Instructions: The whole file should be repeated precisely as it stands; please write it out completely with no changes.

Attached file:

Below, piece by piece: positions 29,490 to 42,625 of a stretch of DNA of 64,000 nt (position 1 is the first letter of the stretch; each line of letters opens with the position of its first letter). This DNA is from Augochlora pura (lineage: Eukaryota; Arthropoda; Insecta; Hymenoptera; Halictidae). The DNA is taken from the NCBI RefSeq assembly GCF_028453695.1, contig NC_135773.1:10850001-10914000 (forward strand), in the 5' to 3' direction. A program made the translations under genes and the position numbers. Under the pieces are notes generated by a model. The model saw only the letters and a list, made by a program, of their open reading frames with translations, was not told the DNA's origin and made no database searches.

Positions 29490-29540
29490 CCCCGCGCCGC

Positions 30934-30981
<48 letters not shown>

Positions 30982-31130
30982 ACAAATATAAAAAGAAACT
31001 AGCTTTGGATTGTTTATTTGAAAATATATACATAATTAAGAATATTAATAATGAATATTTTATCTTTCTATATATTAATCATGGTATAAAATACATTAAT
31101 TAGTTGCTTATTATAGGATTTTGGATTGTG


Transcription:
Below, piece by piece: positions 29,490 to 42,625 of a stretch of DNA of 64,000 nt (position 1 is the first letter of the stretch; each line of letters opens with the position of its first letter). This DNA is from Augochlora pura (lineage: Eukaryota; Arthropoda; Insecta; Hymenoptera; Halictidae). The DNA is taken from the NCBI RefSeq assembly GCF_028453695.1, contig NC_135773.1:10850001-10914000 (forward strand), in the 5' to 3' direction. A program made the translations under genes and the position numbers. Under the pieces are notes generated by a model. The model saw only the letters and a list, made by a program, of their open reading frames with translations, was not told the DNA's origin and made no database searches.

Positions 29490-29540
29490 CCCCGCGCCGC

Positions 30934-30981
<48 letters not shown>

Positions 30982-31130
30982 ACAAATATAAAAAGAAACT
31001 AGCTTTGGATTGTTTATTTGAAAATATATACATAATTAAGAATATTAATAATGAATATTTTATCTTTCTATATATTAATCATGGTATAAAATACATTAAT
31101 TAGTTGCTTATTATAGGATTTTGGATTGTG